The Restaurant Economy

21 / 01 / 2020
Category: Blog

I’m upset to report that in the last year two of my favourite restaurants, a curry house and a sushi place, have closed.

To those of you with a knowledge of textbook microeconomics and theories of the firm, I’m sure you realise that this idealistic view of the world is only a loose approximation to how things really run.

I live in a pleasant residential suburb of north London, with lots of food outlets – though not as many as a few years ago. When we moved here, getting on a decade ago, I made a point of trying all the local eateries. Within a five-minute walk you can find sandwiches, cafés, curries, veggie Indian, Persian, Turkish, burgers, Lebanese, sushi, Vietnamese, Jamaican, pizza, two amazing falafel joints and some excellent gastropubs. There are also a few chains, though it is the independents that I’m glad to say dominate.

It doesn’t surprise me that they don’t all survive long-term, though it is personally frustrating that of the four closest outlets to us three are boarded up and the fourth is a chain I tend to avoid.

The restaurant industry is relatively fluid. Barriers to entry are low, though not insignificant: the costs of kitchen equipment, furniture and furnishings are front-loaded, but can often be softened by a few months rent-free negotiated with the landlord.

In textbook theory the industry feels like “monopolistic competition”. In this model, barriers to entry (or exit) are low, and if there is sufficient economic profit (i.e. profits beyond providing a normal return to proprietors) then competitors will join the market, pushing supply up and prices down. Conversely, as is very apparent, if returns are insufficient then establishments will close, leaving a bigger slice of the pie (or pizza) to each survivor.

Monopolistic competition is less efficient than perfect competition, in which products and prices are identical. Monopolistic competition allows for branding and advertising, as well as product differentiation. Although these are obvious features of restaurants, the market settles at cost levels above the minimum, which is, at least according to the theory, considered inefficient.

I mentioned economic profit – let’s explore this idea a bit further.

Where it is relatively easy to open and close, the natural level of economic profit should be zero. All providers of resources wish to receive (and will, in the long-term, need to receive) a fair return. The food suppliers need a reasonable price; the waiting staff must earn an acceptable wage; the landlord wishes to get adequate rent. Who else? Oh yes, the proprietor. Let’s suppose our budding entrepreneur, Hélène, opens a modest café. She needs a fair return on her expertise, not to mention her time and capital. Though as equity owner she gets bottom dips.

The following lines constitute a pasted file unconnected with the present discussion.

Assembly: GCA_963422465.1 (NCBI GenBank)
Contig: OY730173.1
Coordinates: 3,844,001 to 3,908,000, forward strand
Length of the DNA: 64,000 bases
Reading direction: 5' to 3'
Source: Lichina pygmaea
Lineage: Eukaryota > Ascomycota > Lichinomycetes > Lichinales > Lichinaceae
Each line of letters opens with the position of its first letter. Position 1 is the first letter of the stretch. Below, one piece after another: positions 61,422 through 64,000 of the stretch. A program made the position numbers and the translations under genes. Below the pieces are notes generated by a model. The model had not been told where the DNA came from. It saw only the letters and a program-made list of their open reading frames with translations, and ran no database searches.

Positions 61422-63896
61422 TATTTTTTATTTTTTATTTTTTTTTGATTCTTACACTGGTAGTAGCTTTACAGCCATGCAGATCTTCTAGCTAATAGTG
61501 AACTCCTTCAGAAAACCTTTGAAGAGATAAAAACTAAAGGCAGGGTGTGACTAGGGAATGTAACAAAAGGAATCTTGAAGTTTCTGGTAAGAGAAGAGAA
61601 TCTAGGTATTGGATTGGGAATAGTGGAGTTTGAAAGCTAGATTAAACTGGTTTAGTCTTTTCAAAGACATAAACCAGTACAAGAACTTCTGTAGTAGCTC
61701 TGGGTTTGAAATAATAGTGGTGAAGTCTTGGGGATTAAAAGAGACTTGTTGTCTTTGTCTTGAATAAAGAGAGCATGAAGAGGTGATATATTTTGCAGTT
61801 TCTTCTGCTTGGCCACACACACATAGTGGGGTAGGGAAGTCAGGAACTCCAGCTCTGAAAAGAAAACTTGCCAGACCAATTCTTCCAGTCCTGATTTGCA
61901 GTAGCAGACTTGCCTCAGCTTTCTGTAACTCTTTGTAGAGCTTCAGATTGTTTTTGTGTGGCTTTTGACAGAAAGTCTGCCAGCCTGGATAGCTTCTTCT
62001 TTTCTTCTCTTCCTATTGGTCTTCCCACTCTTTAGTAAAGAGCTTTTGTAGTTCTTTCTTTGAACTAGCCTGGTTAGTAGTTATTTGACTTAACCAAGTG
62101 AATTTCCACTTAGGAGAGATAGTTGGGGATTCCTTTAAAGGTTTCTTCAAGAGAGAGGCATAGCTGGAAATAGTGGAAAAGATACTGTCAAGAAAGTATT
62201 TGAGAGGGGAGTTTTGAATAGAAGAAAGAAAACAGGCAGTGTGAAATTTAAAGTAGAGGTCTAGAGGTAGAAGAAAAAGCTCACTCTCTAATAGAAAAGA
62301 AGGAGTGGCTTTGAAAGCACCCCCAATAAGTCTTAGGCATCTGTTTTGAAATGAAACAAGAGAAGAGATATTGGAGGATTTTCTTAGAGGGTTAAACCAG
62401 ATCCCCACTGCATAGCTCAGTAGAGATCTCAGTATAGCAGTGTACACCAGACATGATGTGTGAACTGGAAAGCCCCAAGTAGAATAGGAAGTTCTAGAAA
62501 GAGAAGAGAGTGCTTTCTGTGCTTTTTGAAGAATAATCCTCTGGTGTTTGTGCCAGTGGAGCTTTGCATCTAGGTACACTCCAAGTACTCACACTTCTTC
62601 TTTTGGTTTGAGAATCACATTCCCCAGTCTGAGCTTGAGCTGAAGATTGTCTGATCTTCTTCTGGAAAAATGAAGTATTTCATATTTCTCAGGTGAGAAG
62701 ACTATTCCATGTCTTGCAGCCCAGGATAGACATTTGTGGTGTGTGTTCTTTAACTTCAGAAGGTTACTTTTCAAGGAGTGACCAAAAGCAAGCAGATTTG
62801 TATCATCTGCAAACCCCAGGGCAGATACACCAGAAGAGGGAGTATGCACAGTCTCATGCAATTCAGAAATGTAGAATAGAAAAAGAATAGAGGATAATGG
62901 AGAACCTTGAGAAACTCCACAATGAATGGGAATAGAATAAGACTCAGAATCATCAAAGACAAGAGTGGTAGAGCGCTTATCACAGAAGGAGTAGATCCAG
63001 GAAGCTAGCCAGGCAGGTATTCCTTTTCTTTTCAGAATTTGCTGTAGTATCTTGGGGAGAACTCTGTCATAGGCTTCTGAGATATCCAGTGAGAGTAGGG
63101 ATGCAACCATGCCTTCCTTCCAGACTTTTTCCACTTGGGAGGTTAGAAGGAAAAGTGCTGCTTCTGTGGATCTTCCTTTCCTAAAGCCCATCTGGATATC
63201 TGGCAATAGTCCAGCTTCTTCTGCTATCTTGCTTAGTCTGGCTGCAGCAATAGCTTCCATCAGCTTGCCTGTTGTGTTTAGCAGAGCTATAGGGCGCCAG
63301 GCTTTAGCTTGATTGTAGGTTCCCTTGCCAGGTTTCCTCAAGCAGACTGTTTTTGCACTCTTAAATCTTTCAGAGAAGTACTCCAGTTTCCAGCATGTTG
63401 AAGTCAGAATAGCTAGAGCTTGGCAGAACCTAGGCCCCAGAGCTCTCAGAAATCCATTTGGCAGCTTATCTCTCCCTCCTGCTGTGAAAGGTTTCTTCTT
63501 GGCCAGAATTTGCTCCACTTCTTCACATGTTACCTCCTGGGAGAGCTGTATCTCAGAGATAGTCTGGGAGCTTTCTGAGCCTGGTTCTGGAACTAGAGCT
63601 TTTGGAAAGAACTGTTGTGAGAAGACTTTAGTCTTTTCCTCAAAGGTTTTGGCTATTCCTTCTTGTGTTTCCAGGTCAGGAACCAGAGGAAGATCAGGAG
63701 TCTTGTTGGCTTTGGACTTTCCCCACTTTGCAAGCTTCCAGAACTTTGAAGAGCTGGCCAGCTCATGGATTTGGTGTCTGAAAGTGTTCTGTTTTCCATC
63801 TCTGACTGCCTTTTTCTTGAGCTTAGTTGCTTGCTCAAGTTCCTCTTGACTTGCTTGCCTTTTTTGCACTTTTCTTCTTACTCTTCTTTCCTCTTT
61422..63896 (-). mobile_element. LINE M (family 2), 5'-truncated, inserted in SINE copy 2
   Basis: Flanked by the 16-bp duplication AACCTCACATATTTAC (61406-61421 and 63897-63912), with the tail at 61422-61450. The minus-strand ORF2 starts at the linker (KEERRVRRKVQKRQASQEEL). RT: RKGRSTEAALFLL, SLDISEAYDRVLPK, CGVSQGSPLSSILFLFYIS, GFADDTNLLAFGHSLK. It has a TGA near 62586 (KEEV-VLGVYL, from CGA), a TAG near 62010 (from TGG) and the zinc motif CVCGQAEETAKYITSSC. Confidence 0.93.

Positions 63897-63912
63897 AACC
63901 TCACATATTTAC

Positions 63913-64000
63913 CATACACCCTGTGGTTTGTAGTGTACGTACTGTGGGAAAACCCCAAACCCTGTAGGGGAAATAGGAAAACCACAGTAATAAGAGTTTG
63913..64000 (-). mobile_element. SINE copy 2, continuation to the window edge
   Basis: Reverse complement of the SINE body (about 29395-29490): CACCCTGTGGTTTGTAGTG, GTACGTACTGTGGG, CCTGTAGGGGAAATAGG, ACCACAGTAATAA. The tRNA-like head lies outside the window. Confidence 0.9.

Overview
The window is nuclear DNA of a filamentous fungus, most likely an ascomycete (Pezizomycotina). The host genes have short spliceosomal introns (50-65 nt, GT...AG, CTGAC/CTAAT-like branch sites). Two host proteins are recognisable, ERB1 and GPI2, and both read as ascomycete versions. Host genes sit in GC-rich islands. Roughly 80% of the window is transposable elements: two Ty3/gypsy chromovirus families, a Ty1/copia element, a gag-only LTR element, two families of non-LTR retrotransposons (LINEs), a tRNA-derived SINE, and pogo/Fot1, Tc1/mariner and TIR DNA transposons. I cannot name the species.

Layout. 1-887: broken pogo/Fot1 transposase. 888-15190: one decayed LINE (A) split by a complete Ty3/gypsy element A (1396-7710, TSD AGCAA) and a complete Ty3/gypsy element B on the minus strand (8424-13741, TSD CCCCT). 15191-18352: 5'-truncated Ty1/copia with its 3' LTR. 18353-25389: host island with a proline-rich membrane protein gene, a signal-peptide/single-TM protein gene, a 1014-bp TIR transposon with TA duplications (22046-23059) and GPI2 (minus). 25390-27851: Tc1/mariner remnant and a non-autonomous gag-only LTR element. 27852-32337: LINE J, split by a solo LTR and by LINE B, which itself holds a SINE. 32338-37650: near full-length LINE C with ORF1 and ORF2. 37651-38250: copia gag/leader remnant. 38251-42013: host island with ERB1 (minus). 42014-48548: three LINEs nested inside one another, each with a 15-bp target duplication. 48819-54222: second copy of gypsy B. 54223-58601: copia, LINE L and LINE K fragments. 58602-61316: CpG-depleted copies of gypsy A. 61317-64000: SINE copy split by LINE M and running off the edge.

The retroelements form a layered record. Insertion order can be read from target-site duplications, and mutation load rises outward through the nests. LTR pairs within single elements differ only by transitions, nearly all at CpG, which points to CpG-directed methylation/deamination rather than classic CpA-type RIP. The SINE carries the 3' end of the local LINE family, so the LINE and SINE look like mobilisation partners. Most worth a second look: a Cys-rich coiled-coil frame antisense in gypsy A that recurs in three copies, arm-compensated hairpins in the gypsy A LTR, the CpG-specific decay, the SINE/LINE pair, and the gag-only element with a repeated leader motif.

Surviving and making a decent return are very different measures of success. Hélène installs a kitchen and furniture, sinking her time, imagination and of course savings into making the place homely and welcoming. As the first paying customers arrive, how many people must she serve to make it worthwhile?

Quite a lot, as it happens. Let’s invent some numbers. Hélène’s café is 150 square metres (1,500 square feet, give or take) in size. Rent may be around £30/sf, with another £10 of business rates, already £1,200 of fixed costs per week. Add a waiter and a chef, even on the minimum wage, and fixed costs climb to £2,500 per week.

Now look at revenue. There’s a wide spread between caviar and cappuccino, but let’s say a typical customer pays £10, with a gross profit margin of 60%. After VAT that’s £5 gross profit per cover.

This means our café owner needs 500 covers per week, 70 a day, to cover fixed costs. To provide any kind of personal income she would need closer to 100 customers a day. And then there’s trying to recover her savings…

Realistically, how on earth do cafés and restaurants survive? As I have seen, many independents don’t. By contrast, the chains have a number of advantages: their branding increases footfall and revenue, their bulk purchasing decreases costs. Even losses can be considered a marketing cost: we have a (big name) ice-cream shop nearby, open throughout the year from noon till midnight. At this time of year, I’d be amazed if they sell more than a few dozen scoops on a damp, grey weekday. Such losses couldn’t be sustained indefinitely by an individual.

This inequality makes it harder for Hélène to survive and can lead to a dreary uniformity of high streets around the country. I recall an episode of The Simpsons in which one by one each shop in Springfield Mall turns into a Starbucks – Bart Simpson goes into one place (“If it dangles, we’ll punch a hole in it”) to get his ear pierced then walks out moments later, latte in hand, to see the new sign already above his head.

It is the small entrepreneurs, the Hélènes, that create jobs in the economy, demand for resources, and supply for hungry locals. It may well be she values her independence as fair reward for a low and irregular income. It may also be that her café becomes the hip local establishment that expands until she makes a multi-million-pound retirement. Though let’s be honest, the former is more likely.

Now, what’s for dinner?

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